This graphic shows you how to orient yourself to find the apparent source of the Orionid meteor shower. Courtesy NASA-JPL
If you can get outside and beneath a dark night sky in the wee hours of Sunday morning, the reward might be a chance to see remnants of Halley’s comet.
The annual Orionid meteor shower will peak at 10 pm MDT, but the best viewing of the spectacle will happen in the hours between midnight on Saturday night and dawn on Sunday.
“Halley’s Comet is very much alive and well,” Dr. William J. Cooke, the lead scientist at NASA’s Meteoroid Environment Office, said. “Like all comets, it sheds debris as it approaches the Sun. Ice sublimates to gas, which frees bits of rock to escape the comet’s surface and form streams of material in its wake. Over time, some of these particles will collide with Earth and produce the Orion meteor shower we see now.”
Halley’s comet, which has been observed by humans since 240 BC, was last visible in 1986. It won’t be seen again until 2061.
There’s a bonus to staying up late or waking up before dawn, too. You should be able to see Jupiter to the northeast of Orion. The solar system’s largest planet will be brighter than Sirius.
If you are out close to dawn you can look for Venus in the eastern sky. Earth’s neighbor will be even brighter than Jupiter.
One fun way to enjoy the Orionid meteor shower is to locate the region of the heavens that appears to be its source. You don’t have to do this to see the “shooting stars,” though, since they will appear throughout the sky.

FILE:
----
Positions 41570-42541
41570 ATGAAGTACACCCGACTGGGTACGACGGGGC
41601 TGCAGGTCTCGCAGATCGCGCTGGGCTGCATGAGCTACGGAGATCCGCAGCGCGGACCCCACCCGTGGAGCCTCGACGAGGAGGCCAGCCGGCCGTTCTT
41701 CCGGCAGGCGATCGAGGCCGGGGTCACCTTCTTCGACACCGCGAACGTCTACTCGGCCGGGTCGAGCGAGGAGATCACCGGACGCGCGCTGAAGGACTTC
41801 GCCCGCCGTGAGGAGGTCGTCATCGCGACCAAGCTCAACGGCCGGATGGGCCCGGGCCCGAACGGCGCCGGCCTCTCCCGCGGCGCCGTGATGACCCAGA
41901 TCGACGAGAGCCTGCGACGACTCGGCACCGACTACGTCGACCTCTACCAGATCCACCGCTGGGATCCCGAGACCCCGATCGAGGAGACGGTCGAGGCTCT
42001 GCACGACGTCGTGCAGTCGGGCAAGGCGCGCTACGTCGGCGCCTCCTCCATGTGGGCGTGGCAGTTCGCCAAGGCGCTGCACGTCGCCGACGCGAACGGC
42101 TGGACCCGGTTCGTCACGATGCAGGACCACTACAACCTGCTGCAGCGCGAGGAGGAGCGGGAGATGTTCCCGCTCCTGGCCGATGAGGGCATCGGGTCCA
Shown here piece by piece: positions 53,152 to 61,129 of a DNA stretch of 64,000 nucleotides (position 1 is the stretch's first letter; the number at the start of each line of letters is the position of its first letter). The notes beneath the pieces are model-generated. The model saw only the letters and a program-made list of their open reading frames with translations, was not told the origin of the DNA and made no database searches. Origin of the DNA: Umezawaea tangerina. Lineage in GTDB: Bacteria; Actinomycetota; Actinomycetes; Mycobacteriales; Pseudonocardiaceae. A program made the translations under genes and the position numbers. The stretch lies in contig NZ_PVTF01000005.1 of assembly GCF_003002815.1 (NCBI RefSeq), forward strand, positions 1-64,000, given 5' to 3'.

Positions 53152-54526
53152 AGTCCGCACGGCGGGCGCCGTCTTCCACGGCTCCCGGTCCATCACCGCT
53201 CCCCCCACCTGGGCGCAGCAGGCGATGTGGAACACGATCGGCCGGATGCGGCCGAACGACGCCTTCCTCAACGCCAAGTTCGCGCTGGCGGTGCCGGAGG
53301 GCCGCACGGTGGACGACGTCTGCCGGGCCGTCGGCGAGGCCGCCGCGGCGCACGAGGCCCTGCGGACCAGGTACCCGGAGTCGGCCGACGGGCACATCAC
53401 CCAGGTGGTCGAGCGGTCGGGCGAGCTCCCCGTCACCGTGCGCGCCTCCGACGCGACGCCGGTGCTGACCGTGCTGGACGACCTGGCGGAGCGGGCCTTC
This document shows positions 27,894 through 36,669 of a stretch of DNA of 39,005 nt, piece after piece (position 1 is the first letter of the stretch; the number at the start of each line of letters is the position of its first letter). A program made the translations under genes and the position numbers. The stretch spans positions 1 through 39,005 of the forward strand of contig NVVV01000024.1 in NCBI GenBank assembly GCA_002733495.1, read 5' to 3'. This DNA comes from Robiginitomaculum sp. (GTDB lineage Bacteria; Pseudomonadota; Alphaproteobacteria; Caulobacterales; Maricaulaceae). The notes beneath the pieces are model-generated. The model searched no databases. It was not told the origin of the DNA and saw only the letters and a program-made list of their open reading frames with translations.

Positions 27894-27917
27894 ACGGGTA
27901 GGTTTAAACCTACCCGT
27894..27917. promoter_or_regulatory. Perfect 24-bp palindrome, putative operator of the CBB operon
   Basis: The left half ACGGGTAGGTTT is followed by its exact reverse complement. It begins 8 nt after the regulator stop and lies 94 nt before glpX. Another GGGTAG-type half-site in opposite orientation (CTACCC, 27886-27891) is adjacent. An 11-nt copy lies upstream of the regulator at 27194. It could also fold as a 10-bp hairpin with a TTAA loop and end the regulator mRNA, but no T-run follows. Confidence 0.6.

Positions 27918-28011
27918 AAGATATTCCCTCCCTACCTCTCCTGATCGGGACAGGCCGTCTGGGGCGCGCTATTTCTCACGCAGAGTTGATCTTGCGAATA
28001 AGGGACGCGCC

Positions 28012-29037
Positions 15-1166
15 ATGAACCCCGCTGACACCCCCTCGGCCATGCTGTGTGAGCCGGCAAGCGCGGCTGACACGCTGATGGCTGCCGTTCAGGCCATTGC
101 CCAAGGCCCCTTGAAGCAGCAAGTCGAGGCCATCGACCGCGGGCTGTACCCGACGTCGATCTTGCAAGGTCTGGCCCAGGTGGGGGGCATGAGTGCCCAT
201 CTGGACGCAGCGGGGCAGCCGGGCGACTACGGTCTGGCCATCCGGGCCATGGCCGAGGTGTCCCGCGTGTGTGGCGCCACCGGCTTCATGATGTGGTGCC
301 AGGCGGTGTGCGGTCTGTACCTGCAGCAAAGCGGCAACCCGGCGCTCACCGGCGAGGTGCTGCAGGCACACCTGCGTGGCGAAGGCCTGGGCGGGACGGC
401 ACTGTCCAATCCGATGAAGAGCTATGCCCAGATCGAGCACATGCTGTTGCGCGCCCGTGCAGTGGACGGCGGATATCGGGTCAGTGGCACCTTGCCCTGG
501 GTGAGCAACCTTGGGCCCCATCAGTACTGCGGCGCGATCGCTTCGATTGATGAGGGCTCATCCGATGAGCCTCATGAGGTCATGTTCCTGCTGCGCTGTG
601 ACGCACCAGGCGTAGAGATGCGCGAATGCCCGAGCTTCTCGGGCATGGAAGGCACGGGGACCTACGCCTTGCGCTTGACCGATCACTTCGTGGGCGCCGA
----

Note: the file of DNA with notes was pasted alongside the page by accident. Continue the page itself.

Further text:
If you want to find the constellation that looks like the fountainhead of the meteors, begin by locating Sirius. Sirius is the brightest star in the night sky and will be to the southwest of the meteor shower’s namesake, Orion.
Once you find Orion, locate the three stars in the middle of the image. They make up Orion’s Belt. The meteors will seem to come from the rectangle that surrounds this region of the constellation.
The Orionids are somewhat unusual in that the number of meteors visible each year is fairly constant.
“This is because the Orionid stream is fairly wide (10 million miles or so) and not concentrated like the Leonids or Perseids,” Cooke said. “Because it is wide, the material is more evenly distributed, which explains the steady rates.”
Cooke noted that the rate of meteors can vary by factor of 3.
“The low is 20 per hour, and rates over 60 per hour have also been observed,” he said. “The past few years have seen Orionid rates on the higher side.”
You can continue to see a dwindling array of shooting stars in the early morning sky through Nov. 14. The Orionids start to appear in early October.
The next significant meteor shower happens in December. The Geminids, which peak around Dec. 12, are even more spectacular than the Orionids.
“It has the best rates of any annual shower, usually topping 100 per hour,” Cooke said.